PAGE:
An industry leader takes a compelling, level-headed and innovative look at the definition of artificial intelligence.
Ask those in big data, analytics, and data science what artificial intelligence (AI) means — or what types of applications and systems can be encompassed under the AI umbrella — and you’re likely to hear a different answer from each of them.
On top of that, there’s a massive disconnect between what data scientists and AI experts do on a day-to-day basis, and what information gets reported via the media, which errs toward the hyperbolic. Sometimes, even anthropomorphic.
I was preparing an article about lesser-known applications for AI in business, but struggled to find much information beyond what we’ve covered before on RTInsights., and beyond systems like chatbots and familiar predictive modeling available via marketing automation tools. It turned out that my own definition of AI had shifted, over time, to the point where I had lost sight of the fundamentals and the innovative work that’s on deck.
At the recent Cloudera Now event, attendees heard from Hilary Mason, the founder and CEO of Fast Forward Labs, a machine intelligence research company out of Brooklyn, New York. For anyone whose definition of AI might have shifted away from the reality, it’s fortunate that Mason is opinionated about the topic. She brings a compelling combination of level-headedness and innovative thinking that just might help re-center the AI equation for many.
Pieces of the AI pyramid
Mason says that before you start to define AI, you have to first think about all the technologies and skills that make it possible. If you think of AI as the top section of a pyramid, it’s supported by machine learning, data science, analytics, and big data, which takes the role of foundation.
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All of these components are based around one simple action: counting.
Eight to 10 years ago, Mason argues, the way we count was revolutionized by commoditized infrastructure for big data and analytics. Suddenly, it became incredibly easy, cheap and fast to play with data. “You could ask a question of your data and get an answer back before you, as a human being, forgot why you asked that question in the first place,” she says. Naturally, big data and analytics technologies have only continued to improve in the years since.
“We do actually live in a world where it is possible to collect and analyze more data than it ever has been before,” she says. “When you combine that with similar access to computation, and you combine it with our knowledge of algorithms … we’re actually able to do some pretty remarkable things.”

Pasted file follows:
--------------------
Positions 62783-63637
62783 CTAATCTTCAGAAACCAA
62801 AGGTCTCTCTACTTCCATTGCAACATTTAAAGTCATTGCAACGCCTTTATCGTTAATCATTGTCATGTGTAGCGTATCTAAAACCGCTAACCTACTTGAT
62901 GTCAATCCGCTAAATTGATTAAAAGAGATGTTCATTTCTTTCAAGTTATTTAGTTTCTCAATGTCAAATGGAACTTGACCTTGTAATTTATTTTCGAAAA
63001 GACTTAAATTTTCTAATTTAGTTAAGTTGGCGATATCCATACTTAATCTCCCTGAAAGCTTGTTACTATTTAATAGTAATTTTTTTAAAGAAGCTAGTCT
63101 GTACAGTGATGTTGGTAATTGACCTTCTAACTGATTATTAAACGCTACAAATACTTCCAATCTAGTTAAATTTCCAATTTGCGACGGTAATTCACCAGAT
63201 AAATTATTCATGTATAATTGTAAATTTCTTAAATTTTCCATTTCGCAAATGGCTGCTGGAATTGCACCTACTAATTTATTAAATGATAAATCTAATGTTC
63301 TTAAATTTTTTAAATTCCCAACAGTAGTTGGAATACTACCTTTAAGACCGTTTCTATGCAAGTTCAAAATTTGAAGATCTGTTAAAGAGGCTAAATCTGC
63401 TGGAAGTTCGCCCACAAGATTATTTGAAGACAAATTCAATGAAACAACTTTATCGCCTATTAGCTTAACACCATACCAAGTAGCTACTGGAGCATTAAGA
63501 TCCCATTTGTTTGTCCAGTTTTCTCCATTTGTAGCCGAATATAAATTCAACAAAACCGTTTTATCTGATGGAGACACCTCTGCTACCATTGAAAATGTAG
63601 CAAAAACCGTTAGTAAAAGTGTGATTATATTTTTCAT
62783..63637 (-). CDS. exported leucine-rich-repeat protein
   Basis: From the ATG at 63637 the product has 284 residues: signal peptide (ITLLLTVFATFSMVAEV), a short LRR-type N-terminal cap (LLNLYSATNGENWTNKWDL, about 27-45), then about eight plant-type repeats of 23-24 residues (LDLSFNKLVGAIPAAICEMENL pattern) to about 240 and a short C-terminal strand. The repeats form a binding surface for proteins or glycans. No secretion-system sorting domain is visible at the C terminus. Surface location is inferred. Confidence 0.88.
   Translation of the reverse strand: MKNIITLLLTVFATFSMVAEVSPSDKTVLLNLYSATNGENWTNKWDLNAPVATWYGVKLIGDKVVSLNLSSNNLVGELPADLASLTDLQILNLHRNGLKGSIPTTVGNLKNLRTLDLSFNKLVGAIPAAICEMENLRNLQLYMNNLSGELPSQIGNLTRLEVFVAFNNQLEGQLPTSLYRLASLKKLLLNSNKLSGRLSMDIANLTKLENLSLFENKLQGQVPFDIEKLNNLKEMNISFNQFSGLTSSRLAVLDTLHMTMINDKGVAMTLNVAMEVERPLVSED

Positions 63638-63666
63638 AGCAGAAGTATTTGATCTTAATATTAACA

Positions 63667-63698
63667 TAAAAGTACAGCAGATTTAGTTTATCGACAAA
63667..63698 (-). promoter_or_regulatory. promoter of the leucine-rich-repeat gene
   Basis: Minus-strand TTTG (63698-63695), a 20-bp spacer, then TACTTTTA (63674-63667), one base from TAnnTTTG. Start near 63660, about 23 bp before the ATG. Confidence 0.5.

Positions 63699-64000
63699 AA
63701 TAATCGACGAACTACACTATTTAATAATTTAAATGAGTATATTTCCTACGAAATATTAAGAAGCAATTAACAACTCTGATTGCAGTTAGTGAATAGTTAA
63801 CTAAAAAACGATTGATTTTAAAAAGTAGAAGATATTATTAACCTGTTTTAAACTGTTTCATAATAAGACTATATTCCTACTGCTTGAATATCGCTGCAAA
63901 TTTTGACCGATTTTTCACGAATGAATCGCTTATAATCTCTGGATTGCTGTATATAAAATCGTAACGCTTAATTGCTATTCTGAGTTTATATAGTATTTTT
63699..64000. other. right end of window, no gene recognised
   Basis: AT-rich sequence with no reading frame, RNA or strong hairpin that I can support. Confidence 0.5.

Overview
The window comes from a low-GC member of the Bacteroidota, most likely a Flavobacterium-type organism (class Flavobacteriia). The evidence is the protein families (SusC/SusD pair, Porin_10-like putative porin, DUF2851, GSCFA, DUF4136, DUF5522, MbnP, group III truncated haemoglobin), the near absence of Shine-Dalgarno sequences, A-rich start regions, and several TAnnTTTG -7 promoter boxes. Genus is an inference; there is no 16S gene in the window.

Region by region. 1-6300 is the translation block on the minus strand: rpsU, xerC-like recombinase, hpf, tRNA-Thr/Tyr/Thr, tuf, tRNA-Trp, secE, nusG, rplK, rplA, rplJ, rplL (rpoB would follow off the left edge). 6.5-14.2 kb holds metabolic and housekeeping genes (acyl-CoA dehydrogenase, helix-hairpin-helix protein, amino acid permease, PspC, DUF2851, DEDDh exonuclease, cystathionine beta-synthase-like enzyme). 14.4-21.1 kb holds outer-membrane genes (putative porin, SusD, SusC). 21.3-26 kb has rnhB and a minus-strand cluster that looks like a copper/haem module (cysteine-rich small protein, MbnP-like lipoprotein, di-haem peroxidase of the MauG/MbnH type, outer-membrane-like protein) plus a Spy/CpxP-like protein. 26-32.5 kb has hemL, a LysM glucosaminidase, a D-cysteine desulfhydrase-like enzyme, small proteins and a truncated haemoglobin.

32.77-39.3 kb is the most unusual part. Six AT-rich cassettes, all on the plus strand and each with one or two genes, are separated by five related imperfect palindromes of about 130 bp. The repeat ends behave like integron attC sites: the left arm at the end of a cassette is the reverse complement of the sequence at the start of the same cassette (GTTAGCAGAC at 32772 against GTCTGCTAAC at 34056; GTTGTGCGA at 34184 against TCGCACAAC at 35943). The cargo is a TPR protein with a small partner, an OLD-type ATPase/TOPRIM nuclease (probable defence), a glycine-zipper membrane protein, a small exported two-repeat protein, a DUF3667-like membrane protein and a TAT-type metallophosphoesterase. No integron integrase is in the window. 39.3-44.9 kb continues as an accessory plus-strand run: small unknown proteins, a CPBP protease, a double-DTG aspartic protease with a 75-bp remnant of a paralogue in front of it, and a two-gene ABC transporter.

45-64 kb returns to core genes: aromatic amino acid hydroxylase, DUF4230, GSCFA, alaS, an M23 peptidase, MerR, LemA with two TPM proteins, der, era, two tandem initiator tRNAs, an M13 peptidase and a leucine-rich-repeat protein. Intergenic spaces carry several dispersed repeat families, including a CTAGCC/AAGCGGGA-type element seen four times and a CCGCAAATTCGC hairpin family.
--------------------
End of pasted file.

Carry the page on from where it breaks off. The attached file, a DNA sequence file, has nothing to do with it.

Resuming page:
Next comes data science
“If analytics is counting things, data science is counting things cleverly,” Mason says. Now we’re talking about making predictions based on existing data using various modeling techniques. Once data science techniques are established, machine learning comes into play, based on the idea of “counting cleverly, with feedback loops.
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The general fuzziness around AI begins to develop in the space beyond machine learning. Some people define AI as all of these different platforms within the pyramid, and others define AI as only things enabled by deep learning and similar technologies. To Mason, however, AI is all about one simple principal: Getting the right data, to the right person, in the right context, at the right time.
The real AI innovations
Between these various and conflicting definitions, “AI” is popping up all over the place, particularly around SaaS applications for businesses. Analyzing any particular platform or application is outside the scope of Mason’s presentation, which means that stakeholders should be aware of the difference between true AI that’s enabled by everything beneath it on the data pyramid, and the more dubious claims from companies that see AI as an easy marketing tactic.
That said, Mason and Fast Forward Labs sees a few areas of genuine AI innovation happening in the next few years. The first is natural language generation, which is most commonly seen in groups like the Associated Press automatically writing articles based on structured data like financial reports. Mason says everything from celebrity gossip to the weekly emails you might get from your financial advisor about your portfolio’s performance are being generated using these techniques right now.
Summarization and problablistic programming are two other categories with significant and genuine innovation, the former of which is all about using Bayesian inference to make better predictions and actually use machine learning to “learn more about the world using the data you have access to.”
Mason argues that interpretability — the idea of building systems and algorithms so that you can understand how they work—will be fundamentally changed by improved AI. Algorithms will be able to peer into the mysterious “black boxes” of machine learning and see how permuted inputs change the outputs. That’s going to be a massive improvement for those who want to deploy AI systems in regulated environments.
The key to Mason’s point, and now mine, is that there’s value in resetting our definition of AI, and refocusing on the fundamentals that will create impressive changes in the years to come. Instead of putting all our attention on chatbots and the like, maybe Mason offers an appealing alternative: “We really, as a community, need to focus on understanding why our systems do what they do, so we can build systems that actually work the way we want to work.”